When Joe Taylor opens his first football camp as coach of Howard University Thursday, he will be looking at a team that has drastically improved its strength and quickness through offseason weight training.
Taylor said yesterday his primary concern is "making sure we're physically competitive for four quarters, rather than three quarters," referring to Howard's poor physical condition last season.
Opening camp today, in Charlottesville, are the first-year players of the University of Virginia, which could have the most improved team in the Atlantic Coast Conference this season; upperclassmen begin on Saturday. Coach George Welsh said recently he may have to depend on many of those first-year players to provide immediate backup help at several positions.
Maryland, ranked in the top 20 in almost all preseason polls, opens camp with freshmen on Saturday and begins two-a-day workouts on Aug. 19 when the upperclassmen report. And at Navy, Coach Gary Tranquill will open workouts for first-year players on Friday. The veterans, including preseason all-America linebacker Andy Ponseigo, begin practicing Aug. 16.
Taylor, who replaces Floyd Keith at Howard, will begin his first year with major questions about the offensive line, high hopes for inexperienced receivers, an incredible number of quality running backs and the confidence that accompanies the return of the Mid-Eastern Athletic Conference's leading quarterback, Sandy Nichols.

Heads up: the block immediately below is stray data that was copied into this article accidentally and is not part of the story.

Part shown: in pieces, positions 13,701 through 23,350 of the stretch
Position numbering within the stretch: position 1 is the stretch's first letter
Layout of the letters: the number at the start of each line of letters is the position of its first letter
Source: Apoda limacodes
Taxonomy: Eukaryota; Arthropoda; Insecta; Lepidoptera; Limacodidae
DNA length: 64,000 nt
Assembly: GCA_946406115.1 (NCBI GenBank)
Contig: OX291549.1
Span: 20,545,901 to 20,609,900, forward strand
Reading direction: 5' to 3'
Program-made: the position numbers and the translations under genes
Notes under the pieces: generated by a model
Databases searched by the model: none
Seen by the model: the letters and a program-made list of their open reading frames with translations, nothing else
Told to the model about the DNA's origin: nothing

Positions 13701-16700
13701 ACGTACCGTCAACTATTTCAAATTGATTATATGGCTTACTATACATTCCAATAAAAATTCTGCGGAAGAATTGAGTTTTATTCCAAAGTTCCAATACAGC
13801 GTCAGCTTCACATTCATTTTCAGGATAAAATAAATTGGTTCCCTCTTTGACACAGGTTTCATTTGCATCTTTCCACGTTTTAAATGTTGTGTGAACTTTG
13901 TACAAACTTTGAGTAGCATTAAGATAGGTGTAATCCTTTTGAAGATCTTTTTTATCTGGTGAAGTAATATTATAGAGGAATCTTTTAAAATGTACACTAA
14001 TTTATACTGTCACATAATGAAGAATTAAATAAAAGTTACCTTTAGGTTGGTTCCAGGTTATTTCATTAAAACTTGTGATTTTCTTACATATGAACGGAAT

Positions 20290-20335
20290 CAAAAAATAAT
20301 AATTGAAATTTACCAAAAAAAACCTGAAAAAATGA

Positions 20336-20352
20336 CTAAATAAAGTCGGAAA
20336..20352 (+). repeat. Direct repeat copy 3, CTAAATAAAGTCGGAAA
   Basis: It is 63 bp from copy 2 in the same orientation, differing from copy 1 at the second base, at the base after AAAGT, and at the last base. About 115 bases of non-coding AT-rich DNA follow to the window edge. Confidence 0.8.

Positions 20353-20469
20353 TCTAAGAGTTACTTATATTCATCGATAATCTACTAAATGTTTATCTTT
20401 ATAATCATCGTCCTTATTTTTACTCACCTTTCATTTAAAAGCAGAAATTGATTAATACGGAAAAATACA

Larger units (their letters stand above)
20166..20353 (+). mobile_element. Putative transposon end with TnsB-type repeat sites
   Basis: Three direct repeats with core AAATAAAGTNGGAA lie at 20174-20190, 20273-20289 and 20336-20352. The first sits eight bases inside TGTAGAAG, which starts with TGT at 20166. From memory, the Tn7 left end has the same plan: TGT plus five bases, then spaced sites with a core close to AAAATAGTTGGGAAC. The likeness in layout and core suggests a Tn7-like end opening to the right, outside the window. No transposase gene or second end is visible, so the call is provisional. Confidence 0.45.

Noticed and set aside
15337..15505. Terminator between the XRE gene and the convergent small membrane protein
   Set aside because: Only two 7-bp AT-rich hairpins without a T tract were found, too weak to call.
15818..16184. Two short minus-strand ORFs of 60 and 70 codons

Taylor said he expects several of those backs have benefited from the weight training program, instituted in February, to the point of increasing their speed in the 40-yard dash from 4.65 to 4.5 seconds. One of the players who sat out last season because of disagreements with Keith--defensive tackle Harold Gilkey--is expected to rejoin the team.
In Charlottesville, Welsh is preoccupied with defense. "We have a goal of winning six games," he said. "I don't think that's an unrealistic goal for us. But we need to be an improved defensive team; that's the key for us. In too many games last year (Virginia was 2-9), we gave up too many yards and too many points. We have the talent to be better defensively."
In Annapolis, Tranquill needs only one linebacker and a reserve defensive back or two to complete what could be an outstanding defense. Tranquill's primary concern will be the development of Ricky Williamson, the leading candidate to start at quarterback.
Coach Bobby Ross doesn't open camp at Maryland until Saturday, but his 1983 team already has a burden--expectations. The Terrapins, who begin full workouts twice a day Aug. 19, are ranked as high as 13th in the nation in some preseason polls.
"Those expectations are probably a bit too optimistic," said Ross, who realizes that in the next four weeks, he must find replacements for four linemen who made up the nation's third-best defense against the run last year. Only two experienced lineman--Tyrone Furman and Peter Koch--return.
Elsewhere, sophomore Rick Badanjek will start camp as the utility back, replacing John Nash, Ross said. Joe Kraus, who transferred a year ago from Penn State, will be eligible and a focal point in what should be a strong defensive secondary.